Discovering the Power of History
Eskridge, Ann E., American Visions
Creating the Buzz
The tour bus stops on a dusty road just inside the town limits of Grayson, Okla. Its passengers step out into the scorching August heat. This is the last lap of a four-day tour that has taken this group to a few of the state's 27 all-black towns and communities that were founded around the turn of the century -- towns with names like Wewoka, Muskogee, Redbird and Boley. Today, in Grayson (population 150), they'll meet the town elders, who will talk about the town's past as a black and Indian settlement in the Creek indian Nation. Oral history is a crucial part of this tour because, in some cases, all that is left of these all-black towns are memories and deserted buildings. Grayson's past is embodied in the skeletal remains of a school building and a two-cell jail built around the turn of the century.
It's important to oklahoma Travel and Tourism (OTT) that this tour give a flavor of what it was like to live in these all-black towns, which were home to people willing to trade hard work for the security of living free from racial harassment. Townspeople bragged about their self-sufficiency and were rumored to have posted signs warning white men not to be seen after sundown.
These tours -- created to attract more African Americans to Oklahoma -- are a big step for a state that, until recently, marketed itself mainly as the birthplace of Will Rogers. "We're trying to educate the media and create interest in areas that would not normally get exposure," explains OTT's public relations representative, Bryan Hotchkins, "but we're also trying to educate the townspeople on how to present the history of these towns to tour groups."
So important is this goal that OTT received a budget allocation of $100,000 to develop a multicultural branch that will market solely to ethnic groups. "In this way, we're hoping that we can do a better job than we've done before," Hotchkins says.
Oklahoma, like other states and cities across the country, is learning to package its historical and cultural jewels to reach a multicultural market yearning for historical authenticity. Doing so could mean an edge in the increasingly lucrative and competitive tourism industry.
The United States is the No. 1 destination when ranked by the amount of money that tourists spend on travel destinations worldwide, according to the International Trade Administration of the U.S. Department of Commerce. That statistic, coupled with the fact that black consumer spending power is growing faster than the national average (black consumers will account for 8.2 percent of total buying power by 1999, according to a recent study by the Selig Center for Economic Growth, in Atlanta), means that there is an increase in disposable income to be spent on travel.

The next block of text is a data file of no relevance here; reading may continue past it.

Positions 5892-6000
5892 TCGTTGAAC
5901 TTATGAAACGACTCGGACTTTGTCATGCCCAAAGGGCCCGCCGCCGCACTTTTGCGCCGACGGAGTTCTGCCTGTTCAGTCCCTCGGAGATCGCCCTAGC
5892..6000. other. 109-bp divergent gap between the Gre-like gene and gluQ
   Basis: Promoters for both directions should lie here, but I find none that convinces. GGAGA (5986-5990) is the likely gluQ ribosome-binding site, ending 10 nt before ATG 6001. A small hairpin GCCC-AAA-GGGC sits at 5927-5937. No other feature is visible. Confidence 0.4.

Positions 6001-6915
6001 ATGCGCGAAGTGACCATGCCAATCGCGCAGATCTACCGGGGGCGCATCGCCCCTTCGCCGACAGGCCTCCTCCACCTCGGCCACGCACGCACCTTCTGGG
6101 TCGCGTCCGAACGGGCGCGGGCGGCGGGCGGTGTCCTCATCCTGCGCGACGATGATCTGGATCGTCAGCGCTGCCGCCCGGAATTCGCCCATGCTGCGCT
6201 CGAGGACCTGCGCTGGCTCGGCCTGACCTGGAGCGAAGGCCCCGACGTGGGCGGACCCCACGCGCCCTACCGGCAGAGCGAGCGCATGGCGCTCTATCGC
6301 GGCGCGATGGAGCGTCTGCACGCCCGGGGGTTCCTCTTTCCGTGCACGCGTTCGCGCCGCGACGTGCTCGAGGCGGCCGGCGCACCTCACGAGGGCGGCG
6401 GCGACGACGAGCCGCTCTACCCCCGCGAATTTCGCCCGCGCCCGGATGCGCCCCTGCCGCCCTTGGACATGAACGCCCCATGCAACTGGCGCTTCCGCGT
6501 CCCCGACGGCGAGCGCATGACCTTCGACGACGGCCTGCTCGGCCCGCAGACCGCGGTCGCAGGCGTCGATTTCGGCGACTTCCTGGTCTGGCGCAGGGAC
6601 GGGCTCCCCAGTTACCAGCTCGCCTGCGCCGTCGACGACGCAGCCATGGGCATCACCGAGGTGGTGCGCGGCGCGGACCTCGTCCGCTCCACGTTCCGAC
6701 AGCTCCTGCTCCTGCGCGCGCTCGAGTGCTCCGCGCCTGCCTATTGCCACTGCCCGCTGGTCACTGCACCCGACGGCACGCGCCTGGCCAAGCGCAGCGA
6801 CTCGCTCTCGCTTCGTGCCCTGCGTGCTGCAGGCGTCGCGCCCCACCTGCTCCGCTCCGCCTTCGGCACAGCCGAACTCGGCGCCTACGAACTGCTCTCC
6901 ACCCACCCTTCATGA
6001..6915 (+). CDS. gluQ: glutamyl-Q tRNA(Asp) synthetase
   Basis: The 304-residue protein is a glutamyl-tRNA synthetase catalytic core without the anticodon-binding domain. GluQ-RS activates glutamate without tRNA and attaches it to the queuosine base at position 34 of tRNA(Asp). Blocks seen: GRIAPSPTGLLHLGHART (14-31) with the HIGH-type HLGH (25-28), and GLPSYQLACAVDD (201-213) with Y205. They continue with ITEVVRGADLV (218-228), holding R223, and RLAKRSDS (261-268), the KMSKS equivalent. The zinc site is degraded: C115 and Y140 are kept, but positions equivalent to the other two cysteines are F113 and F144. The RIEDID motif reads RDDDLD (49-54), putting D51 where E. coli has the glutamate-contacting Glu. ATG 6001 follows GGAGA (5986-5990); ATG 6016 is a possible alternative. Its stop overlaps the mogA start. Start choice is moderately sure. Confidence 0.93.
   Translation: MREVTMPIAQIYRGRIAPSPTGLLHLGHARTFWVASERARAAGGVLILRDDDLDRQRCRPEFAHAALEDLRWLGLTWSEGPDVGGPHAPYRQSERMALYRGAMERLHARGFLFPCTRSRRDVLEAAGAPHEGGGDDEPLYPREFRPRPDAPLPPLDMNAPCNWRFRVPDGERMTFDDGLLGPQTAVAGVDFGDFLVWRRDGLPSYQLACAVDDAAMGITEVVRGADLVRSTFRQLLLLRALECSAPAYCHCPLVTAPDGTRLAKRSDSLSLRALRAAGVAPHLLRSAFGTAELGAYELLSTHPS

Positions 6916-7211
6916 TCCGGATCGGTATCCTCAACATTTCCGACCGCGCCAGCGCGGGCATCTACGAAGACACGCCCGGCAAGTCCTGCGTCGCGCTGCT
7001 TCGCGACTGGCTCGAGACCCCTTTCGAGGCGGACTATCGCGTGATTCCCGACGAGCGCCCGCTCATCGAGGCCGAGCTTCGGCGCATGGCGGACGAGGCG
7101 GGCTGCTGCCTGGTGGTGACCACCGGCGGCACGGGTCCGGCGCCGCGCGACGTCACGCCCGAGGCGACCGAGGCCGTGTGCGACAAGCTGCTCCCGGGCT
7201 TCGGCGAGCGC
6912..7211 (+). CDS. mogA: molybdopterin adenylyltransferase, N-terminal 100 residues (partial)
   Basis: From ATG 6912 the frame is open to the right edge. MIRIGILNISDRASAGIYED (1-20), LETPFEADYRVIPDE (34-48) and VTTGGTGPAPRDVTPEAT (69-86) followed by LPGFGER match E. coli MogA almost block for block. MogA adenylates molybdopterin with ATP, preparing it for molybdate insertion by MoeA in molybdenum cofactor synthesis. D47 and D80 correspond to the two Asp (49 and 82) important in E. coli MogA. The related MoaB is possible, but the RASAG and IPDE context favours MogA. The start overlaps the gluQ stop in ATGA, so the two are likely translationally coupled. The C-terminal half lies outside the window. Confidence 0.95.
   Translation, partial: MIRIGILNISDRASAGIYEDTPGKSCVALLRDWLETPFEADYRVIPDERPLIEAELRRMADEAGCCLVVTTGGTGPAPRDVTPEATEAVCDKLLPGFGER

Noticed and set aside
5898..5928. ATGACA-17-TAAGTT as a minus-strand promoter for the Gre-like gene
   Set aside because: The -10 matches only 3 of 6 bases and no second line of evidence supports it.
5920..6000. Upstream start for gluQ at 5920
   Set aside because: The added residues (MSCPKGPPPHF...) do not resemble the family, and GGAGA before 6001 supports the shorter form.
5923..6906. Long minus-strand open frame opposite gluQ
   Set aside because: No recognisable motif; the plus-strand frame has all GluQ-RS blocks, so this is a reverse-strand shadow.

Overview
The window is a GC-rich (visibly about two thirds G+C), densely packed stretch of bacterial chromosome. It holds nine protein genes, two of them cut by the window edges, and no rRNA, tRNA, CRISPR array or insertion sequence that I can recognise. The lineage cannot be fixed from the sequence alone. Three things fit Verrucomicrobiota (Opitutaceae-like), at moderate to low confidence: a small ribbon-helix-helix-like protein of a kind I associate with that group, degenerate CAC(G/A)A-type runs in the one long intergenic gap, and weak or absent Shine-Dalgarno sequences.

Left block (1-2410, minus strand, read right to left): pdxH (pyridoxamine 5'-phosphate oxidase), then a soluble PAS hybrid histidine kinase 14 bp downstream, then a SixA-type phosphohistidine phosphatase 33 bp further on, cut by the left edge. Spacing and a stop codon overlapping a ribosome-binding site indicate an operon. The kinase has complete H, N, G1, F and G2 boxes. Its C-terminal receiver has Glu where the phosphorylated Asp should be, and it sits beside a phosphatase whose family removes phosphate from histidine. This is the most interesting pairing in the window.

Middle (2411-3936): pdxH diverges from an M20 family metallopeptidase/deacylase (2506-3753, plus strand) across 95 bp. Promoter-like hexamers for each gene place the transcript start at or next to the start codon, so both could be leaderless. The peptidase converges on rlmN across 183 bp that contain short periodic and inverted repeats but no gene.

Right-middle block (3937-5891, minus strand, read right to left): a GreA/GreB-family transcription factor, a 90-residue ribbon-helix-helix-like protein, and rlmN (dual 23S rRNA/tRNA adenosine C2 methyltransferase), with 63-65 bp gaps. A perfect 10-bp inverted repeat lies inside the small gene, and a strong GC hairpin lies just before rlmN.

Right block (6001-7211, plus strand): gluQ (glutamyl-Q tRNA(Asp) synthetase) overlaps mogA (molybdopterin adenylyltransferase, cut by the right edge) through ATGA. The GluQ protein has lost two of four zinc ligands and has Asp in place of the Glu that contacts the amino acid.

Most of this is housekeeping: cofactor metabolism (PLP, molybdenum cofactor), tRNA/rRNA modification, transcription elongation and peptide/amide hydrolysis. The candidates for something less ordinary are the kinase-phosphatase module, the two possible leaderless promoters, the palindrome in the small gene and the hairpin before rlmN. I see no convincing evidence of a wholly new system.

"African Americans are traveling more than they used to, and they want an enriching experience. They are Disneyed out," says Kevin Cottrell, the "station master" for Motherland Connextions Inc., a group of tour operators who specialize in Underground Railroad tours in western New York and southern Ontario. In 1993 Cottrell developed a 15-city tour following the Underground Railroad that was so successful, he developed similar tours for local school districts, church groups, clubs and family reunions. "I see an opportunity in the black community to showcase our history and to reap some economic benefits as well," he says. "Remember, we've always been in the tourism business. What they call bed and breakfasts now is something we did years ago, when we took in relatives, friends and boarders. Now, we treat it like a business."
The reason more tourism operations are recognizing black heritage isn't simply that they care: More tourism operations across the country are recognizing black heritage and culture sites because of the dollars they can generate. "The more people that visit their city or state, for whatever reason, the more travel dollars spent," says Wayne C. …